According to the National Quality Forum, modest advances in patient safety have been made nationally since the NQF published its report Safe Practices for Better Healthcare—2006 Update. However, adverse healthcare events continue to be a leading cause of death and injury in the United States, even though well-documented methods continue to be available that could prevent the occurrence of such events.
The NQF's Safe Practices for Better Healthcare—2009 update presents 34 practices that have been demonstrated to be effective in reducing the occurrence of adverse healthcare events. The practices are organized into seven functional categories for improving patient safety:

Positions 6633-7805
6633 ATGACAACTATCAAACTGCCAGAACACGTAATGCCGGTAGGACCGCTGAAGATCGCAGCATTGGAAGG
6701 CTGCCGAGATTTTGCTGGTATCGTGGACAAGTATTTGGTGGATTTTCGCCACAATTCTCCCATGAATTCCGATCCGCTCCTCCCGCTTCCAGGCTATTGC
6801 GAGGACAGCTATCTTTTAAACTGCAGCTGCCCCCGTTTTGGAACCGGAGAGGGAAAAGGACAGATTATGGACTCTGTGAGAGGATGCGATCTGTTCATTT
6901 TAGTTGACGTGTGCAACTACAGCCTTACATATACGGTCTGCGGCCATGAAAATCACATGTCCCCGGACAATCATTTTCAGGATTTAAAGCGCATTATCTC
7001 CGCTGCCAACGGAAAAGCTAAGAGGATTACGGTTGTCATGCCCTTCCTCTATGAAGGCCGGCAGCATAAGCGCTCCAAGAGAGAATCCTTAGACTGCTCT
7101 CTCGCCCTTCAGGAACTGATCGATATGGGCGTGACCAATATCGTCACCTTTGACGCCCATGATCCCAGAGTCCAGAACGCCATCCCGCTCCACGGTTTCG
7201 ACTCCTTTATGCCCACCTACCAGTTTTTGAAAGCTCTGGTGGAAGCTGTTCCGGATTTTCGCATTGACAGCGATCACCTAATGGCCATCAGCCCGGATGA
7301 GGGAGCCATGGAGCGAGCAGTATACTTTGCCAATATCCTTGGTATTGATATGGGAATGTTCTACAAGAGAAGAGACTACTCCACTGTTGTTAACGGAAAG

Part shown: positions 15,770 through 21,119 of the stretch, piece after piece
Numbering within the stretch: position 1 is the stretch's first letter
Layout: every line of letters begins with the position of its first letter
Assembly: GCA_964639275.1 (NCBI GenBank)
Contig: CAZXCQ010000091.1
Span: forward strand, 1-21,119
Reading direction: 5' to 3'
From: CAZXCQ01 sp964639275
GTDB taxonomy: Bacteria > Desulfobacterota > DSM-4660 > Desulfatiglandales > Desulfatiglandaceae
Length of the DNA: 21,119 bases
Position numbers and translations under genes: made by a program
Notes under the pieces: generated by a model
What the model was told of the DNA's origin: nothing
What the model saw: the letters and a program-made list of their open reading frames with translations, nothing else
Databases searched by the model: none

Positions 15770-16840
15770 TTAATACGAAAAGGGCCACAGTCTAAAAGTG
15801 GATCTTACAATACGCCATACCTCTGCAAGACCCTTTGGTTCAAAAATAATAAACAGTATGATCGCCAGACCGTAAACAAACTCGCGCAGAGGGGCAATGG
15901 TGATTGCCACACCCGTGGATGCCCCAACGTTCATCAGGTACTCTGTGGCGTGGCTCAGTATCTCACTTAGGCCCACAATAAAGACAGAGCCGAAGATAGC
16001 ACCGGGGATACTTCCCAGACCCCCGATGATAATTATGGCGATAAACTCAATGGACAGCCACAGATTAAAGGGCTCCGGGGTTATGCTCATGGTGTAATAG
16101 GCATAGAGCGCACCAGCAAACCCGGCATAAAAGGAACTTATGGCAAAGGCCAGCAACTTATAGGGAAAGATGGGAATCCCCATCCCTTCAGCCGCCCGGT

• Creating and sustaining a culture of safety (Chapter 2);
• Informed consent, life-sustaining treatment, disclosure, and care of the caregiver (Chapter 3)
• Matching healthcare needs with service delivery capability (Chapter 4);
• Facilitating information transfer and clear communication (Chapter 5);
• Medication management (Chapter 6);
• Prevention of healthcare-associated infections (Chapter 7); and
• Condition- and site-specific practices (Chapter 8).
(SOURCES: National Quality Forum, http://qualityforum.org, accessed March 26, 2009)